Barnes crossed the room to her side. When Mrs. Younge looked up, he quietly explained his predicament. Her annoyance was clear. After thinking over the situation for a minute or two, she replied that he had best allow them in.
Barnes made his way from the room, proud that he had not disturbed his mistress and her guest with his presence, and went to carry out his instructions.
After several minutes, the butler returned and allowed the Misses Bennet entrance. Jane thanked him, but Elizabeth only nodded. She knew it could be said that he was only doing his job, but something was not quite right in this house. Upon their being announced to the occupants of the drawing room, Elizabeth noticed that Georgiana smiled widely and rose, but then seemed to remember something and looked at Mrs. Younge. The latter nodded. Elizabeth wondered what Mrs. Younge had said to poison the mind of her young charge against herself and Jane.
“Miss Bennet and Miss Elizabeth Bennet of Longbourn, Hertfordshire, may I present Mr. George Wickham of Derbyshire.”
All made the necessary gestures and remarks of greeting and were asked to be seated.
“I apologize for not being able to return your call as of yet. As you can see, I have been occupied with entertaining our family friend, Mr. Wickham.”
Georgiana seemed nervous, but Elizabeth could not decide if it was because she was to act as hostess or if there were another reason. Elizabeth turned to Mr. Wickham and smiled politely. “You are from Derbyshire, then, Mr. Wickham? It is a shame that my aunt is not with us this morning as she is from Lambton and would have enjoyed hearing you speak of her childhood home.”
“Lambton?” Wickham’s eyes flitted briefly to Mrs. Younge, then Georgiana, and returned to herself. “Yes, of course, I do know the place. I grew up not five miles away, at Pemberley.”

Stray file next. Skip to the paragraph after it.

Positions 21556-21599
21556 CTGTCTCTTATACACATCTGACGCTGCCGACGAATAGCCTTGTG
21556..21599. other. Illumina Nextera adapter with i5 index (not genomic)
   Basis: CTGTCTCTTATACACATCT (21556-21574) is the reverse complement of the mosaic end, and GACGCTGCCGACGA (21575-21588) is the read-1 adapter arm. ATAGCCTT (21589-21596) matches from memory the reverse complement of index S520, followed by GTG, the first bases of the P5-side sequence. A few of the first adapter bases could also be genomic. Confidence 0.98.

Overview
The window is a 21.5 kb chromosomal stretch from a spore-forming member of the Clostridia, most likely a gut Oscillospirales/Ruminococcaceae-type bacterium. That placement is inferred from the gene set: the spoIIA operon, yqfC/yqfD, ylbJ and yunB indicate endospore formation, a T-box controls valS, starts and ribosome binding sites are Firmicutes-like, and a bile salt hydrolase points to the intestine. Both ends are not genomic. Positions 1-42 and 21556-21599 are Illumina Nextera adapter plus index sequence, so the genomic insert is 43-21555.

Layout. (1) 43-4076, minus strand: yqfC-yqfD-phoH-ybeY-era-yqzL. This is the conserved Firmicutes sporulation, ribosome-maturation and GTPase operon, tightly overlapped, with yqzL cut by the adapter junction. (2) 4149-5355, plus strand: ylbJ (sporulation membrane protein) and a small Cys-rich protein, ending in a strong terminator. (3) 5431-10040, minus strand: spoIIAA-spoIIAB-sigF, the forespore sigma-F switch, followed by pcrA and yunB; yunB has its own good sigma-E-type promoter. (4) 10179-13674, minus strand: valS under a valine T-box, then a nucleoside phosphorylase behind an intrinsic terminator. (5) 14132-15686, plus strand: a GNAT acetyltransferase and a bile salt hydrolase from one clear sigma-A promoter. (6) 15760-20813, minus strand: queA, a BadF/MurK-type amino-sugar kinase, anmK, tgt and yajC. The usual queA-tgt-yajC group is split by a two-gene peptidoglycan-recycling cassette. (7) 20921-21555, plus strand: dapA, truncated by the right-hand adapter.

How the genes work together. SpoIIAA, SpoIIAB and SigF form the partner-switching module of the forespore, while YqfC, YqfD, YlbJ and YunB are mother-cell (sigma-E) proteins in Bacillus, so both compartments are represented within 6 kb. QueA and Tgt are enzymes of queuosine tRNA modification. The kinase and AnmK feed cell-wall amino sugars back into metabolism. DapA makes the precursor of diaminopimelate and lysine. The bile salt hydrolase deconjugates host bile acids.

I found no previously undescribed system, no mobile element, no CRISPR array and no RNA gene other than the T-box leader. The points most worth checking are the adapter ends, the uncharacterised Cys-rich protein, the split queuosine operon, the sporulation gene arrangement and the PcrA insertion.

“Oh, did you? At the Darcys’ estate?
He nodded. “I am sorry that I have been monopolizing Geor—eh, Miss Darcy’s attention of late. We have not seen each other in several years and have been catching up on news.”
“How convenient that you should be visiting at Ramsgate at the same time as Miss Darcy. Were you on the continent travelling all this time, perhaps, or away at war?”
Jane’s eyes widened, and she cleared her throat in a ladylike manner to gain her sister’s attention. Elizabeth pretended she did not notice.
“No, I am afraid it was nothing so spectacular—I was simply trying to make my own way in the world. It is strange that you should mention the service, Miss Elizabeth, for I have been contemplating the purchase of a commission in the militia.”
“That is an interesting choice, sir, for a gentleman such as yourself,” Elizabeth replied.
Wickham smiled slightly, but the look in his eyes was anything but pleasant. “Yes, I think it will be a fascinating employment.”
Elizabeth could recognize a challenge when she saw one, and she did not look away.
Suddenly feeling twice as nervous, with no idea of the cause, Georgiana asked, “Miss Bennet, what has occupied your time since I saw you last?”
The conversation continued in a more usual way until the Bennets’ quarter hour was almost done. As they said their goodbyes, Elizabeth addressed Georgiana privately, “We will be taking a walk on the East Pier this afternoon with the children. Would you and Mrs. Younge like to come along? We will be passing by your road and can call for you.”
Sincerely enjoying their company, Georgiana did
to join them. Although she anticipated a positive reply from her brother, she also knew that she should not accept until Mrs. Younge had received an answer to her letter. “I am sorry, but we have other plans today. It may be possible to visit another day later in the week.”
Elizabeth smiled widely. “I would like that very much, Miss Darcy.”
An idea occurred to Georgiana. She asked quietly, “Do... do you often walk in the afternoon?”
“We take the children to the sands at least once a day, weather permitting, but it is usually in the morning when it is cooler. Today we wished to visit you, so we delayed our outing.”
Georgiana only nodded and wished her a good day, but Elizabeth had a feeling they would see her the next morning.
August 1, 1811
The following morning, when Marie arrived with a tray, it held not only Georgiana’s meal, but also a missive from her brother. Georgiana simply could not do anything else before reading her letter. It was informative and enjoyable—containing much news of himself, their relatives, family friends, and even their servants—but there was no mention of the Bennets.